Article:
Forces people to make free choices? I think you have a weird definition of force and choice.

Forces people to make choices that are bad for them. The concept that comes in here is that of a 'false choice'. Even of you have a choice of chosing to put on a fairness cream, and not putting on a fairness cream, if the society you live in values fairness over non fairness, and you want to look beautiful, you really have no choice. Ditto with plastic surgeries.

That is a choice. You can choose to ignore what other people think. Unless someone actually forces you to do something, through coercion or violence there is no force. A load of people saying; "Hey Thaddeus jump of the bridge. You won't be cool unless you jump of the bridge. I won't invite you to my birthday party unless you jump off the bridge. If you jump off the bridge you can be my best friend" is not force. You have to make choices in life. Do I want these people who value one thing to like me or another group?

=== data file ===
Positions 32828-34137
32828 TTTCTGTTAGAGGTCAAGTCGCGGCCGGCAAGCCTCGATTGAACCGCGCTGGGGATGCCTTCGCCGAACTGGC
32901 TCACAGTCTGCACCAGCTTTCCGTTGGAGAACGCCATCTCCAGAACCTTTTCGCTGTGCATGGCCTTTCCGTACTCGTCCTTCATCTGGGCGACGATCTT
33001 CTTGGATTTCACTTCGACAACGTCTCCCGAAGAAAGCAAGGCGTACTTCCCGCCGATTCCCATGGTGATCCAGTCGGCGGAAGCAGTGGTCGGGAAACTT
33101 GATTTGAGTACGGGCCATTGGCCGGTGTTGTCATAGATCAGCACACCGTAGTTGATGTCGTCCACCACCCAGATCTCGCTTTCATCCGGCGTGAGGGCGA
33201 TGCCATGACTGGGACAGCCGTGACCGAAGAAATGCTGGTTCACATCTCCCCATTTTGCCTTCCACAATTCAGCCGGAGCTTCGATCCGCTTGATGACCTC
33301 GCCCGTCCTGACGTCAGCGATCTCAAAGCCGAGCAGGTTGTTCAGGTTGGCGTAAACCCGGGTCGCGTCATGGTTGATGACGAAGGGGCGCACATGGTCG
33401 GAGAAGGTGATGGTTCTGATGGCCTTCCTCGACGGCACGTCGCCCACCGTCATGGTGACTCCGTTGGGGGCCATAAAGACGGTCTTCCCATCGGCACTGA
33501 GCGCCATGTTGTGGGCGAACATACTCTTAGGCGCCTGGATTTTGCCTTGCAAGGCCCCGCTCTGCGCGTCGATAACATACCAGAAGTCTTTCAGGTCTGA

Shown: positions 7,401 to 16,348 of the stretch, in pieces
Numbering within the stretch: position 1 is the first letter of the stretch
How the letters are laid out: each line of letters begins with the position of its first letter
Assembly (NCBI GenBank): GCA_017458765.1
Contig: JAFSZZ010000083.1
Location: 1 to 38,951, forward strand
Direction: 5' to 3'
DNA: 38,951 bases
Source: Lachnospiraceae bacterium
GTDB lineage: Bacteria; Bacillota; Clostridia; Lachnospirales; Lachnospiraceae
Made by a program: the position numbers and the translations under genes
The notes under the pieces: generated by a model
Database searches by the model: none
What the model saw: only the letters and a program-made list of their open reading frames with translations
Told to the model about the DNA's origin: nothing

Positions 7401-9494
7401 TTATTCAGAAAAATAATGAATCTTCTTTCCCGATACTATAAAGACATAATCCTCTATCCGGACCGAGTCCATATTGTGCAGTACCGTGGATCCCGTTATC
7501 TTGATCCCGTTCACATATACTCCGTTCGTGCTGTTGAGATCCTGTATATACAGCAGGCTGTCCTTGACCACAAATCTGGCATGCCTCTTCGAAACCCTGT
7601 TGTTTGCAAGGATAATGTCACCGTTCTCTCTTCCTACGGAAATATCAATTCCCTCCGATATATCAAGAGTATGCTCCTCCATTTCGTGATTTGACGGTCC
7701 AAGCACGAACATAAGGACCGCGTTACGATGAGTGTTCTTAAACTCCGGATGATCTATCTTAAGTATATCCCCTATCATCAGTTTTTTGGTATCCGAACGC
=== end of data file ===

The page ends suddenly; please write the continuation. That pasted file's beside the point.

In the case of the fairness cream, there is a choice; to not look beautiful in the eyes of the society which values it. You may decide that it isn't worth it to not look beautiful, but to claim there is force there is foolish.

But that's not fair. You're saying that just because you know better, and you can make choices that are good, you shouldn't care about people that are making bad choices. There is a health crisis in America because of the McD market. Don't you feel that the government, given its duty is to serve the people, should take steps to counter that trigger?

No I'm saying that I don't necessarily know better, and won't make choices for other people.

What if the choices people make are bad? Should the state have a role in curbing those?

Nope, unless they are directly harming someone else. But you already knew my views :)

What if they are harming them? What if they are perpetruating a societal fad that is harming everybody?

Societal fads do not directly harm people. Hitting them does.

That's completely false. They do. Maybe even more than hitting people, because of the pravelance and acceptability of the fads. And ignorance.

My statement there was to indicate that I don't think making people feel bad counts as harm. Its a choice.
You don't have much choice about getting punched in the face.
Thaddeus